Johnny C. Taylor, Jr., president of the Thurgood Marshall College Fund, joins PBS’s Gwen Ifill to discuss whether the country’s 107 historically black colleges and universities can survive the uncertain future.
GWEN IFILL: It’s that time of year when students, their families and friends celebrate graduation, then immediately turn to worrying about their futures.
Some colleges and universities are worrying too.
Graduating students at South Carolina State University walked into the school’s stadium with all the usual pride and glee of commencement day. But mixed in with the pomp and the circumstance was a cloud of uncertainty about the future of South Carolina’s only public historically black university.
The commencement speaker, Sen. Tim Scott, didn’t hesitate to raise it.
SEN. TIM SCOTT, R-S.C.: Let me say first and foremost that, without any question, my prayers are with South Carolina State University for financial success.
GWEN IFILL: The school’s mounting financial troubles include a nearly $23 million deficit and, since 2007, a 40 percent drop in enrollment. Only months ago, state legislators briefly proposed closing the Orangeburg school for two years to balance the books.
South Carolina State is one of about 100 historically black colleges and universities in the nation, and among those struggling to survive. In Pennsylvania, Cheyney University is facing its own multimillion-dollar deficit. And Washington, D.C.’s Howard University shed 200 staff members last year and announced 84 more layoffs this spring.
Many of the schools have shed students as well, and operate without the cushion of the endowments and alumni donations that elite, predominantly white schools rely on.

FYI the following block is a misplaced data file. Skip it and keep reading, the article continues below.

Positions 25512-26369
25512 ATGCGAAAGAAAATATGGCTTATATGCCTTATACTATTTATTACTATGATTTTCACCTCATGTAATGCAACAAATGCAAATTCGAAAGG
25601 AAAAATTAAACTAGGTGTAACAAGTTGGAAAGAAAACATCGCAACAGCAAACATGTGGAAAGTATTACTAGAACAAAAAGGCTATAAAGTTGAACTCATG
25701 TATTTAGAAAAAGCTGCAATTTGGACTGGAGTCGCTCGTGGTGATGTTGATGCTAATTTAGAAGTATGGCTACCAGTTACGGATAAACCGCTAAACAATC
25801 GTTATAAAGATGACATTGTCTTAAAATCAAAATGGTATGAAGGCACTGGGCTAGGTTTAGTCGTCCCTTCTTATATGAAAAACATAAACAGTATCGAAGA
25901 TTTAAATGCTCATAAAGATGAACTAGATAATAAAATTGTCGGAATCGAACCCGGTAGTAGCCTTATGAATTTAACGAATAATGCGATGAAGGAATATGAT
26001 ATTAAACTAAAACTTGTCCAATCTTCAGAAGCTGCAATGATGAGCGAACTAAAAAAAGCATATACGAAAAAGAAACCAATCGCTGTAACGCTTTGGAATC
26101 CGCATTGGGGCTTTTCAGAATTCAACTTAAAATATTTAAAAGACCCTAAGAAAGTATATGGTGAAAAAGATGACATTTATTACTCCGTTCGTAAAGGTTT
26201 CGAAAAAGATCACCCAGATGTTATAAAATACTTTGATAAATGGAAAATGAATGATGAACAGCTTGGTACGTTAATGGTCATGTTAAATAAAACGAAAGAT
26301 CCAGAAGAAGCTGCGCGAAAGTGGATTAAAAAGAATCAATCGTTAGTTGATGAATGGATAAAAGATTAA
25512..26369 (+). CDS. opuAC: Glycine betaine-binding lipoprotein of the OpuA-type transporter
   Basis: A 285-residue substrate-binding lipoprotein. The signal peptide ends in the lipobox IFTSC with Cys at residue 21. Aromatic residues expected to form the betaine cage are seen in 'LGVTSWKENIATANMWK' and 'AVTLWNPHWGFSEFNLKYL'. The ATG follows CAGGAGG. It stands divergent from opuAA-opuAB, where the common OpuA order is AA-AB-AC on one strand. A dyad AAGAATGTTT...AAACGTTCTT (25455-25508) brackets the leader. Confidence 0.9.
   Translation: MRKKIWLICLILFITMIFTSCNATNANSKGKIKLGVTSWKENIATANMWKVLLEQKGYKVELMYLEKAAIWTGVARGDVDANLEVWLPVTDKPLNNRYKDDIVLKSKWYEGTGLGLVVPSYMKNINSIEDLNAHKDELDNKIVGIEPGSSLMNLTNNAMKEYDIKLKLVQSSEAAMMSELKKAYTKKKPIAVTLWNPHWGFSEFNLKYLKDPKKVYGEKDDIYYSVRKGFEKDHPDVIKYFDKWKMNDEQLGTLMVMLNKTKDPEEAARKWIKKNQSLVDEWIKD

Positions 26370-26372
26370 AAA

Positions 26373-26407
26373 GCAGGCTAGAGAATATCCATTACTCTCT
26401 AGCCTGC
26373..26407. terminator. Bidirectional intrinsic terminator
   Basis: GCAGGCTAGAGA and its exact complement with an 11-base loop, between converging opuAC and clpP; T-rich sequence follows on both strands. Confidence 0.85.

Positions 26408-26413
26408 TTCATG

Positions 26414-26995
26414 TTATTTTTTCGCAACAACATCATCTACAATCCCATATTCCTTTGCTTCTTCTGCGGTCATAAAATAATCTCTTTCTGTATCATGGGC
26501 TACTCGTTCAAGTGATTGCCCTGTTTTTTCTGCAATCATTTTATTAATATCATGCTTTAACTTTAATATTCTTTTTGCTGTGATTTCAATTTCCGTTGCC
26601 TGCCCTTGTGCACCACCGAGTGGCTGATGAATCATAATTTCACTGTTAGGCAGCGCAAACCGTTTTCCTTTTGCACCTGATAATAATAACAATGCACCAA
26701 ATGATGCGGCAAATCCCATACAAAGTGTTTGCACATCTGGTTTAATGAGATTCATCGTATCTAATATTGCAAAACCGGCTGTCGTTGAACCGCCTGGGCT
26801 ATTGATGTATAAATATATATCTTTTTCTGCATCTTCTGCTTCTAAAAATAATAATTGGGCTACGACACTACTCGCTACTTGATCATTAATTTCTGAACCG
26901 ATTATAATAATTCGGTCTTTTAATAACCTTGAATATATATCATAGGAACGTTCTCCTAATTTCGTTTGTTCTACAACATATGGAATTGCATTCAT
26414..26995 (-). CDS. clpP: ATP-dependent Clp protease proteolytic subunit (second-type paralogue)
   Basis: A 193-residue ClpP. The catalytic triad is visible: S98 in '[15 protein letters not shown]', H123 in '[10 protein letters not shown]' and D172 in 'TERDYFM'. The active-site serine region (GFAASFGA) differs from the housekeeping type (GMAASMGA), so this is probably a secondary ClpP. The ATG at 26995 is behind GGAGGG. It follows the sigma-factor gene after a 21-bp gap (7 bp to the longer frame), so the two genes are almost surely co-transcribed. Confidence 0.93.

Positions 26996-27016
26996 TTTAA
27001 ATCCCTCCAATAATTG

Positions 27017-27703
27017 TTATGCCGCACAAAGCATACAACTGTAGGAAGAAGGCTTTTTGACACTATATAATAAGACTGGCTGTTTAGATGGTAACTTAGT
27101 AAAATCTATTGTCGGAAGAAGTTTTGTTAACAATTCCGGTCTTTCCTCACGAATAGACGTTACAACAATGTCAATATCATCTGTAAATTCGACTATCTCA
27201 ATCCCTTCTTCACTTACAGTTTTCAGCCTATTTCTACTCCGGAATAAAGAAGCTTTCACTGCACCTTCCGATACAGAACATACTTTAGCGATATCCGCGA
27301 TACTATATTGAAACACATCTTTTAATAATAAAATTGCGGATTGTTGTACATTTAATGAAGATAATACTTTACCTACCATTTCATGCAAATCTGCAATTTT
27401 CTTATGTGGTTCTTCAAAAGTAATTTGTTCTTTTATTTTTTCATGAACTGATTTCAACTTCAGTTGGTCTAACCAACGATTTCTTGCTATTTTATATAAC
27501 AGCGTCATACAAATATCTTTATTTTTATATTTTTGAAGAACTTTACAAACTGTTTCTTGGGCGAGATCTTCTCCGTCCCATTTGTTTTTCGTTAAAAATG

State lawmakers last week turned to the worlds of finance and academia for a new interim board of trustees for South Carolina State.
Gilda Cobb-Hunter has represented Orangeburg in the Statehouse for 24 years.
GILDA COBB-HUNTER, (D) State Representative: We needed someone to recognize the importance of check and balances, accountability, transparency. There was a real systemic problem at South Carolina State, a problem that has gone on for 25 or 30 years.
GWEN IFILL: Interim president W. Franklin Evans hopes confidence in new leadership could lead to more state funding.
But he conceded that is not the only solution.
W. FRANKLIN EVANS, Interim President, South Carolina State University: We’re looking at right-sizing across the campus, even with our facilities, and making sure that we are maximizing the facilities’ use in our building and optimizing every bit that we can, so that we’re not wasting any money, wasting any resources.
GWEN IFILL: He’s also looking to build on the school’s strongest academic programs, like one in nuclear engineering.
Kenneth Lewis heads that program, the only one of its kind in South Carolina. He says it supports the kinds of students historically black universities have focused on.